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Context Florida: Ned Bowman: Rep. Castor needs to champion biofuels reform

Thursday, April 24, 2014

Last week, U.S. Rep. Kathy Castor returned to the Tampa Bay area to shore up her political base for what will be a tough re-election campaign and her noted policy prerogatives will be the hinge on which her political future hangs.

If she wants to show support for countless drivers and small businesses in the 14th District, she would be wise to take a vocal stand on the nation’s outdated ethanol mandate, which continues to put drivers and businesses in harm’s way.

Conceived in 2005 and aggressively revised in 2007, the Renewable Fuel Standard (RFS) was intended to lessen our gasoline demand, decrease our reliance on foreign oil and reduce our environmental impact through the blending of biofuels into the domestic gasoline supply.

Yet, the advanced, environmentally friendly biofuels the RFS promised have yet to come to fruition, and the majority of the mandate continues to be met with dirty and dangerous corn-based ethanol. Consumer advocates, auto, marine and small engine manufacturers, and small business owners have been outraged by the unintended consequences of the standard. Nonetheless, increasing amounts of ethanol continue to flow into our gas tanks at the expense of our engines and wallets.

As it stands, our nation’s fuel market cannot tolerate higher levels of ethanol-blended gasoline. Most vehicles, boats, motorcycles, small engine equipment and retail infrastructure are incapable of handling fuel containing more than 10 percent ethanol. Yet, the Environmental Protection Agency (EPA) recently permitted the sale of 15 percent ethanol (E15) in gasoline despite the serious risk to vehicles manufactured before 2001, marine engines, as well as smaller engines, like those in lawnmowers and chainsaws.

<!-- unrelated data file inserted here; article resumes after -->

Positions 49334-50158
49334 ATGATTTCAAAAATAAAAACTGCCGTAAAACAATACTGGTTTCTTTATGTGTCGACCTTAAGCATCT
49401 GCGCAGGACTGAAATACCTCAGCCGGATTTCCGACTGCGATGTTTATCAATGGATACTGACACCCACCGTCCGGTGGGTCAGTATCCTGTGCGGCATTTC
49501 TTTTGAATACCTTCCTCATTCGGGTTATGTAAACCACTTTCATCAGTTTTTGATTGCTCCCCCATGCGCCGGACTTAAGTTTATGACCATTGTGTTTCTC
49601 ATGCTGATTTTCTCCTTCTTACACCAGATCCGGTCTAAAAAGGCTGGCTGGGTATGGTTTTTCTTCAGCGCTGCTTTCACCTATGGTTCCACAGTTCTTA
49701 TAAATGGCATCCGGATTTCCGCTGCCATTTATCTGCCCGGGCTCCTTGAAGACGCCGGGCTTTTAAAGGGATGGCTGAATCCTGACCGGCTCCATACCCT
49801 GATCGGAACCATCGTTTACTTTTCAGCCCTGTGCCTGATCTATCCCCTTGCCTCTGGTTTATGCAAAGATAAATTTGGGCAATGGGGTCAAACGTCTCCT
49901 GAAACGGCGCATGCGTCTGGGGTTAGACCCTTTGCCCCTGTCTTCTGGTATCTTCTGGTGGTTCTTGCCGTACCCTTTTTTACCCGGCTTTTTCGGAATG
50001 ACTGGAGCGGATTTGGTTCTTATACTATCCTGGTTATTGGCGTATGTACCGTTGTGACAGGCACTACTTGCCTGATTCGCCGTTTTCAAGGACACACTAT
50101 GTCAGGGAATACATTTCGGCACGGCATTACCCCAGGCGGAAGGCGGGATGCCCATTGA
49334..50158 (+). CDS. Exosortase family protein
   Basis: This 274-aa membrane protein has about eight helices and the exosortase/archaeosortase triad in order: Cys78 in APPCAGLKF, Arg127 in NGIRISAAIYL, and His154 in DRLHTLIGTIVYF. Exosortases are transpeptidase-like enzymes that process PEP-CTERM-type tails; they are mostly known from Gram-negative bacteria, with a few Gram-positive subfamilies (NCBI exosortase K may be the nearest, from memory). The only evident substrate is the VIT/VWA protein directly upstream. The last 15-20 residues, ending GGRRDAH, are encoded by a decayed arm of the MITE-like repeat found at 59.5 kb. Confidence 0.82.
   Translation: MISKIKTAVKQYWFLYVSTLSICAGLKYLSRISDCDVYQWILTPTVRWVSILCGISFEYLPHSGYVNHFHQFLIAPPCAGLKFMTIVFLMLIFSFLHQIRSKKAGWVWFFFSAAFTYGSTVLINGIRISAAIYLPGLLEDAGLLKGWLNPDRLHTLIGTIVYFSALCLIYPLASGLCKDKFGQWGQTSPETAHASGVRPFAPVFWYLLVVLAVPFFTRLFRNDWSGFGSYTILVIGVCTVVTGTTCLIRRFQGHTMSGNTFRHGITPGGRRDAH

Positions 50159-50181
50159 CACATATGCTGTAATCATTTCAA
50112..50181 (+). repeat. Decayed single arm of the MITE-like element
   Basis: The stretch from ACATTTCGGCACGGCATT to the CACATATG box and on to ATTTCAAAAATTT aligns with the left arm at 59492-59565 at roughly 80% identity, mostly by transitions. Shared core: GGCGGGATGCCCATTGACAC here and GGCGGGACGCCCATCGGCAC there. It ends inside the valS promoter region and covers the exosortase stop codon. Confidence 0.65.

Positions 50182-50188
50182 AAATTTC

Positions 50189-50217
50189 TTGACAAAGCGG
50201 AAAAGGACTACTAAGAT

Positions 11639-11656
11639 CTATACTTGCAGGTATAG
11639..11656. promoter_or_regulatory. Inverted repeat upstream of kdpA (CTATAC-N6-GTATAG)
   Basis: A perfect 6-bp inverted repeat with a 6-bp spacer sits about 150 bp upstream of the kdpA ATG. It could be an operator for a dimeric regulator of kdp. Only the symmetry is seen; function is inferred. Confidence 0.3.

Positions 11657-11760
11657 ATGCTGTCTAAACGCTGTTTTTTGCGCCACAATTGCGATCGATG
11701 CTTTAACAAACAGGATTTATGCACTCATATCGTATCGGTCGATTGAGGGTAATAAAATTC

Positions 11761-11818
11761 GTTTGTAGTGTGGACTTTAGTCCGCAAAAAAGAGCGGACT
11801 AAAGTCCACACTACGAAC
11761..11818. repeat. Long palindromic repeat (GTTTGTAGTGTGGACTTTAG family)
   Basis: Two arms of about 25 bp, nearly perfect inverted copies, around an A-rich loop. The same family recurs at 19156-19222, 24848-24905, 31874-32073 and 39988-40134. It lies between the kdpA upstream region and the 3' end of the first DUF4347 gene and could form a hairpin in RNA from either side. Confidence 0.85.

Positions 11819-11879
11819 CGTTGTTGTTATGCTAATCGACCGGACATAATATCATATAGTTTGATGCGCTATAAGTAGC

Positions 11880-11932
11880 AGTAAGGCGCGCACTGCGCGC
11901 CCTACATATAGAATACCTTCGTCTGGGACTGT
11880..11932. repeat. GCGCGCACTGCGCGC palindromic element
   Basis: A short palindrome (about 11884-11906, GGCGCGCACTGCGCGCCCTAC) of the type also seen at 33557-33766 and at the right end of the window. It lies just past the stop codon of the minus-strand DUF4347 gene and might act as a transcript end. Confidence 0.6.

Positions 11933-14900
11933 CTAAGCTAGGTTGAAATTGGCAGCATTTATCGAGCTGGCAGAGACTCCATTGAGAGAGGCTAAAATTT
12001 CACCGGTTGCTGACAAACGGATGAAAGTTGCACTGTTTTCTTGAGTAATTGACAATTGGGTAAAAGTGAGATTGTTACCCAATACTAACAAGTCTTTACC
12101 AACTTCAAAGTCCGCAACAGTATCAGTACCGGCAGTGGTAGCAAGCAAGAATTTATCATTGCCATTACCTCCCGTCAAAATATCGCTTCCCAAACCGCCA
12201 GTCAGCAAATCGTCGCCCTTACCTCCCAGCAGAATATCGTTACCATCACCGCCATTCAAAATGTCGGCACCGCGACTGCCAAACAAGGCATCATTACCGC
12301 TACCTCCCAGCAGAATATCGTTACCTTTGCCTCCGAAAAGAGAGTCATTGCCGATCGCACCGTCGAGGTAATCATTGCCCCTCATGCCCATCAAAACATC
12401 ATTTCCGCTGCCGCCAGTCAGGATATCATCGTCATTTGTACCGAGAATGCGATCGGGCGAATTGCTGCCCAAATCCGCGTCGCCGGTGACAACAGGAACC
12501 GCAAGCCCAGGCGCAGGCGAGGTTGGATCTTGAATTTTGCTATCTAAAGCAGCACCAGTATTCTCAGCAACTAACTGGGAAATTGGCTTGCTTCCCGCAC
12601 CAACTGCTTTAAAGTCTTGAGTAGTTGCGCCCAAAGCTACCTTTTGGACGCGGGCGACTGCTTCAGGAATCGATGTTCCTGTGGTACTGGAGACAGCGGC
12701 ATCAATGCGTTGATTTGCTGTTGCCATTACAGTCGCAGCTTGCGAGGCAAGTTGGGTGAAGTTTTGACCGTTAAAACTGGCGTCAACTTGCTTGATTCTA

Vehicles manufactured since 2001 aren’t immune either. Both automakers and the AAA have warned against E15 use due to safety concerns and potential engine damage.

According to a recent Coordinating Research Council analysis, 5 million cars on the road may be at risk while 25 percent of E15-approved cars experience engine damage and/or engine failure during testing. In fact, many automakers have said they will not honor any fuel-related warranty claims on cars that have been fueled with E15 gasoline.

Condensation created by E15 can damage engines and result in corrosion, rust, clogging and deterioration of fuel system components.  This is especially worrisome in Florida where high humidity causes additional absorption of water by ethanol and further damage to fuel tanks.

In addition, unlike other petroleum products, ethanol is corrosive and easily damages pipelines and storage tanks. These issues cost small business owners throughout the state.

A resolution requiring double tanks in Florida gas stations was touted as a solution, but outrageously expensive damage still occurs.

There are key challenges with retail sale of ethanol blends higher than E10. Because blends degrade and damage storage tank systems and dispensing equipment, widespread use of E15 and higher will require that existing service station pumps, storage tanks and other associated systems be upgraded or replaced. But, installing new tanks and fuel dispensers cost more than $120,000 a pop — a steep cost that could financially ruin the many retailers who are independent business owners.

It is critical we continue to tell our policymakers in Washington about the damaging effects of the RFS — and demand a change. It’s high time policymakers admit the RFS has failed and work together to find a solution to prevent further harm to consumers, their engines and business owners in Florida. Rep. Castor would be wise to take the lead on this issue upon her return to the Capitol. Florida drivers and business owners will no doubt thank her for it.

Ned Bowman is Executive Director of the Florida Petroleum Marketers and Convenient Store Association (FPMA). FPMA works to protect thousands of businesses such as gas stations and convenient stores from the legislative process and laws potentially causing harm to businesses and their operations. Column courtesy of  Context Florida.

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